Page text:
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The conditions provided that economy in designing, planning and construction would be taken into account by the Committee of Assessors {Messrs. Percy A. Oak- ley (F.) , John R. Freeman (A.) and John F. D.

Scarborough (A.)1. The competitors were required to submit with their final drawings a report similar in form to one that would be sent to a client, showing in detail how the estimate of cost was arrived at and giving a brief description of the materials and construction pro- posed to be employed.

(b) General excellence of Architectural studies-25 Marks.

(c) Excellence of practical office work and personal character-20 Marks.

The award requires that the recipient should devote the Scholarship to travelling and studying Architecture overseas for not less than one year according to an itinerary approved by the Board, return to Victoria for a period of two years at least within four years of the receipt of the Scholarship, give lectures, exhibitions of drawings and other assistance to Architectural Educa- tion in Victoria and furnish a report to the Institute regarding his travels and studies abroad upon his return to Victoria.

The President's Prize, donated by Mr. Alec S.

Eggleston (F.), was awarded to Mr. E. J. Walker (A.), (a member of the firm of Roy K. Stevenson & Associ- ates, Architects), and a certificate of Honourable Men- tion was awarded to Mr. E. W. Howarth, of E. Malvern.


HE Board of Architectural Education has awarded the Robert and Ada Haddon Architec- tural Scholarship of the Royal Victorian Institute of Architects for the year 1938, to the value of

£300, together with the R.V.I.A. Silver Medal and the accompanying certificate for the current year, to Mr.

Max Collard, a member of the staff of Messrs. Stephen- son & Turner, Architects, 374 Little Collins Street, Melbourne.

The Scholarship, which as far as is known, is the largest of its kind in the world awarded annually, was bequeathed by the late Robert J. Haddon, who was a Fellow of the Institute for many years, and his wife, the late Mrs. Ada Haddon. It is intended for award to Architects and students of not more than 30 years of age who have completed their studies and have qualified for membership of the Institute, and is for the purpose of travel and study abroad.

The conditions governing its award state that the Scholarship may be withheld, divided or varied at the discretion of the Institute. The award of the Scholarship is based upon the following conditions:—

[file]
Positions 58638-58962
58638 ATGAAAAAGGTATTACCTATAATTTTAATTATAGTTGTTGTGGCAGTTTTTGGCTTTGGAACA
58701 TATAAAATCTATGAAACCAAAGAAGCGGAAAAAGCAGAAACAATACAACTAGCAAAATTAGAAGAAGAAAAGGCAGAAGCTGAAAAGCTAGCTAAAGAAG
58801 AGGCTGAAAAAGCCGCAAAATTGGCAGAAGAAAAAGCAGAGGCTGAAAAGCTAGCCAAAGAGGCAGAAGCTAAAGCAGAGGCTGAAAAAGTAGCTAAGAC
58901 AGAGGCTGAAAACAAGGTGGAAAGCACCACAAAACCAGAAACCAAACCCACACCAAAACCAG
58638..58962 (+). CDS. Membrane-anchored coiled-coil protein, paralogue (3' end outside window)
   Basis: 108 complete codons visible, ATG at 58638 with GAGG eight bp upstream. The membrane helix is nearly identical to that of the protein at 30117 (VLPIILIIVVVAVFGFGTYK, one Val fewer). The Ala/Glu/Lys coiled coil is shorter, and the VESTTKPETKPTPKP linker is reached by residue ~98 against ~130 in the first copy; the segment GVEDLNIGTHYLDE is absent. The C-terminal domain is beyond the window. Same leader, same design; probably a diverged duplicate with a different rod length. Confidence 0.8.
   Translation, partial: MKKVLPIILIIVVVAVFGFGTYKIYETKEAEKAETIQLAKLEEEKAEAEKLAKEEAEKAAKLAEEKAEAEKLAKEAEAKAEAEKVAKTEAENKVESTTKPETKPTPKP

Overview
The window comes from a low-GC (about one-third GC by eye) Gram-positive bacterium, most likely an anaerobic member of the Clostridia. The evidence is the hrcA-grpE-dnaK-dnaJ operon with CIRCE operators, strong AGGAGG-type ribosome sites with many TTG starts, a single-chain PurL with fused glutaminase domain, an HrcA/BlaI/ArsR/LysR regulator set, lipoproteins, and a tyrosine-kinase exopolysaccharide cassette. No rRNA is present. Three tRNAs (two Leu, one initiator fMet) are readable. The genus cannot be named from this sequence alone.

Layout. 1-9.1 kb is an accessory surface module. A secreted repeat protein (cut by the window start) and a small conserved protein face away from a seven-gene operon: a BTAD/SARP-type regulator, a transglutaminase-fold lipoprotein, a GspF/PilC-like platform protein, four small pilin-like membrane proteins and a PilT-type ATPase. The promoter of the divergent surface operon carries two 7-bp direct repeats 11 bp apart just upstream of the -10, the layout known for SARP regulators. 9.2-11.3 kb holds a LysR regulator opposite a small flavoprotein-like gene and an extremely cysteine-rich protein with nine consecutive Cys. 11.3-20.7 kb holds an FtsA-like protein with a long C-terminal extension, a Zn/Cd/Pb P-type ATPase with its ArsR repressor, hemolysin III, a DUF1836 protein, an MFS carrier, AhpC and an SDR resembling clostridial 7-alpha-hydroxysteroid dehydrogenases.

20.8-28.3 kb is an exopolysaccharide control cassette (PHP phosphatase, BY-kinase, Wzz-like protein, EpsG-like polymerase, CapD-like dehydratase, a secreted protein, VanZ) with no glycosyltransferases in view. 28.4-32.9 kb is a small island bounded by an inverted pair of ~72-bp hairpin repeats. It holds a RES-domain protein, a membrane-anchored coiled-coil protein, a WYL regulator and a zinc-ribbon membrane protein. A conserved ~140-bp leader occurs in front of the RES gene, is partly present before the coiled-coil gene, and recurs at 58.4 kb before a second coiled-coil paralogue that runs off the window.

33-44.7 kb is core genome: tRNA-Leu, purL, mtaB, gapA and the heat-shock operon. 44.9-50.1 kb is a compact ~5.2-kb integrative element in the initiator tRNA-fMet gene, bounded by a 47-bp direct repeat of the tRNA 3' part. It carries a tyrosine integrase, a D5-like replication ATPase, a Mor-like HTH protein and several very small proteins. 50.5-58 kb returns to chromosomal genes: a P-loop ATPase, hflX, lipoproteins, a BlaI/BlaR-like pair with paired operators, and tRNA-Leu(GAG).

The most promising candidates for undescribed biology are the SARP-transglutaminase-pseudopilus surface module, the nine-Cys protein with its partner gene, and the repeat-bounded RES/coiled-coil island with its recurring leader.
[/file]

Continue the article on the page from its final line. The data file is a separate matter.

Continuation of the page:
(a) A Competition in Designing and Planning-55 Marks. The subject of the Competition this year was

"A Building for a Professional Institute at the Eastern End of Collins Street, Melbourne," the Competition having been commenced with an eight hours "en loge"

session at Kelvin Hall on the 11th December last, fol- lowing which candidates were allowed until the 15th March to develop and complete their final drawings.


than. a Professor may be appointed Dean will be of great assistance to the advancement of Architectural Education.


The Board has approved of the nomination of Mr.

N. T. Jelbart for election to membership of the Archi- tectural Students' Society of the. Institute.

Copies of the pamphlets containing the questions set at the Intermediate, Final and Special Examinations qualifying for nomination to membership of the R.I.B.A. which were held in November and December, 1937, have been received from London and may be obtained upon application to the Secretary of the Institute.


In congratulating the successful candidates upon the drawings submitted by them in the competition, the Assessors stated that the quality of their work indicated sound training, keen application and thoughtful study.

In the report accompanying his drawings Mr. Collard states that the building—which is of three floors and a basement—is of steel and reinforced concrete construc- tion, with hollow tile floors. The facade is faced with Stawell sandstone and embodies sculptured pylons at each side of the main entrance. The ground and first floors have both been planned on two levels, the rear portion being higher than the front, while the second floor is on one level. In this way the ceiling height of the assembly room, which is situated at the front sec- tion of the first floor, has been made greater than that of the dining room which is at the rear of the same floor.

The main entrance doors and the windows on the Collins Street facade are of bronze. The walls of the assembly room are lined with sandstone and the skirt- ings and architraves are of dark coloured polished marble. Glass has been introduced to a large extent into

the decorative treatment of the interior and various Australian woods are used throughout the building.

The drawings provide for the air conditioning of the whole of the building, the mechanical plant being located in the basement and in an air-wash and fan room on the roof.

Mr. Collard estimated that the total cost of erecting the building, including mechanical equipment, would be


The winner of the Scholarship, who has obtained brilliant successes in his scholastic work both in second- ary and architectural education, is a Bachelor of Archi- tecture and also a Bachelor of Civil Engineering of the Melbourne University and has applied for admittance to Associate Membership of the Institute. Prior to com- mencing his studies at the University he obtained the School Intermediate and Leaving Certificates with hon- ours and was Dux of the University High School.

Illustrations of the elevations and plans which were submitted by Mr. Collard and Mr. Walker accompany this article.

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